DisplayPort or DP is an audio-visual or AV display standard or digital display interface developed back in 2006 by a consortium of chip and PC manufacturers including Sony, Philips, Lattice, and Maxell. It remains under the control of the Video Electronics Standards Association or VESA. It never overcame the ubiquitous High Definition Multimedia Interface or HDMI from 2002 in terms of popularity, but it remains a high-def competitor nonetheless.
So does DisplayPort carry audio? Simply put, yes. It’s not like VGA or DVI that needs a separate audio cable and port. To be more specific, it supports many advanced audio features that HDMI supports like LPCM, Dolby TrueHD, and DTS-HD Master Audio formats as well as multi-channel audio. HDMI audio, in turn, can also be supported by DisplayPort as long as you have an accompanying DP to HDMI adapter available.
Frequently Asked Questions Regarding DisplayPort
Here are more things about DP that consumers are regularly asking about aside from its audio capabilities.
- Who Owns and Develops DisplayPort Standards? VESA—the one controlling the DP standard—is a large consortium of manufacturers ranging from the ZIPS Corporation to AMD. They made DP as part of the new AV interface generation developed by the display industry segment or GPU. It continues to gain market momentum for more than a decade too. VESA developed DP to offer versatility, robustness, and display performance for your next-gen HD devices with high degree system integration as well as greater interoperability among a variety of device types available.
- Can DisplayPort Support 3D Stereo? Yes. DP includes protocol support for transmitting right and left eye display data. Since DP 1.4a, the format supported 4K stereo at 120 Hz frame rate as well as full 24-bit 4:4:4 color to boot. Stereoscopic 3D is the kind of tech used so that if you have the right display with you, you can see a video or a 3D virtual environment in full three-dimensional views by making one eye see different angles, thus the resulting display seems fuller, deeper, or more solid than watching an ordinary flat display or view.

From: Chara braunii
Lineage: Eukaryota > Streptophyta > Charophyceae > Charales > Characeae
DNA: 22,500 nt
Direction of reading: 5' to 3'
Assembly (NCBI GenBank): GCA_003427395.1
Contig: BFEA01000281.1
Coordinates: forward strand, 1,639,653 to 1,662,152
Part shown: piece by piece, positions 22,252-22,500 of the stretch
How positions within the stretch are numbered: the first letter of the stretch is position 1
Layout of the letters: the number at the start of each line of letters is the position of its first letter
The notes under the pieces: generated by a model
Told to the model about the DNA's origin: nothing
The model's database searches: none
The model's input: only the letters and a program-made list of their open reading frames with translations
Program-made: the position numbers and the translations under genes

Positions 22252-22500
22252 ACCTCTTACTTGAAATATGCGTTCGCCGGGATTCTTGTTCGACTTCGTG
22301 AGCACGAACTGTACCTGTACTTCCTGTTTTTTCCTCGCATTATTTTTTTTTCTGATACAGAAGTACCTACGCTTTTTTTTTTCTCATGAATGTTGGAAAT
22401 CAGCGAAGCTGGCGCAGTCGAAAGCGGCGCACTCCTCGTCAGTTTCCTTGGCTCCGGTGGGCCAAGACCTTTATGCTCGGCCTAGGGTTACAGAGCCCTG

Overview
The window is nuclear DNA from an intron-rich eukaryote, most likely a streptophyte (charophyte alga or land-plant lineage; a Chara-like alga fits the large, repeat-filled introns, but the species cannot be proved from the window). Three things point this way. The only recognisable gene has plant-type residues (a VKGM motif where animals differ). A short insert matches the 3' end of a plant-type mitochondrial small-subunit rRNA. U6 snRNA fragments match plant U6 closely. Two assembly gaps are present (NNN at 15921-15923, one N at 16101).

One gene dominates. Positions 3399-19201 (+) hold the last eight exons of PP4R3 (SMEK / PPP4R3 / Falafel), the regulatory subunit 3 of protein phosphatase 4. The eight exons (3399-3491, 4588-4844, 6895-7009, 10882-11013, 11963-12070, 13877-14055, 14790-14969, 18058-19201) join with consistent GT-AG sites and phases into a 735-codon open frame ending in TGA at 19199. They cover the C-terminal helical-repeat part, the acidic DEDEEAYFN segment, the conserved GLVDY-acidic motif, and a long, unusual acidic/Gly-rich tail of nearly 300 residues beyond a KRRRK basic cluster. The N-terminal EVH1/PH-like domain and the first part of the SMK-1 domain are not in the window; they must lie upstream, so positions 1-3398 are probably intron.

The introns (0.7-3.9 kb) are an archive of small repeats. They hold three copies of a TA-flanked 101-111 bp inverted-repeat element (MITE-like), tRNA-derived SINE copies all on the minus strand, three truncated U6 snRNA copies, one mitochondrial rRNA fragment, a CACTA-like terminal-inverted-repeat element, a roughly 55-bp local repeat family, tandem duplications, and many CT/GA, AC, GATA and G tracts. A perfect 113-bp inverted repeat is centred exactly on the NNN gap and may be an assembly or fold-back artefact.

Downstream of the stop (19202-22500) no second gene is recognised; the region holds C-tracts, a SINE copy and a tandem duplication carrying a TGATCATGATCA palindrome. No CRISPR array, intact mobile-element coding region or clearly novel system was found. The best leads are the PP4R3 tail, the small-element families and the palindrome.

- What’s the Current Version of DP and What Are Its Important Features? DisplayPort 2.0 was published in June 2019. DP 2.0 redefines how component and system design for AV connections must be done in today’s HD landscape by establishing the new normative requirement required for this paradigm shift to come through. For example, DP 2.0 enables your HD source to get a 3-times increase in video bandwidth performance with a 77.37 Gbps max payload. It also allows for a 20 Gbps/lane maximum link rate as well as a more efficient 128b/132b channel coding, which delivers the high payload.
It’s also the first standard capable of 8K resolution support for 7680 x 4320 at a refresh rate of 60 Hz with full-color 4:4:4 resolution. It even includes for HDR-10 support 30 bits per pixel or bpp. Additionally, it can deal with beyond 8K resolutions as well in the future, including configurations like two 4K (3840×2160) displays at 90 Hz and 30 bpp 4:4::4 HDR with no compression, two 8K (7680 by 4320) displays at 120 Hz and 30 bpp 4:4:4 HDR with DSC, and one 16K (15360×8460) display at 60 Hz and 30 bpp 4:4:4 HDR with DSC. It can even do three 10K (10240 x 4320) displays at 60 Hz and 30 bpp 4:4:4 HDR with DSC for good measure!
- Which Types of Products Support DisplayPort? Originally developed as the new standard for next-generation PC display interfaces, DP is currently available for a variety of devices such as desktops, laptops or notebooks, and tablets as well as various monitors and television sets. It’s specifically the quality display format of choice for many digital televisions, including 4K TVs, as the display input to have. It certainly helps that it was developed late in 2006 so that it caters only to the latest HD tech compared to HDMI from 2002. However, HDMI focused more on TVs, thus giving it more of an edge in terms of mass appeal.
- What Are The Benefits of Going The DisplayPort Route? DP is the format to have because of its myriad of direct and indirect user benefits. It has higher availability for display adapters when dealing with legacy display types like VGA. It also has higher display capability as the relatively new kid on the display format block. Home entertainment system enthusiasts love it for its ability to connect to multiple displays on a single video output without needing special splitters and switches to make everything work due to it being developed for desktop PCs that’s all about switching and swapping different hardware together anyway.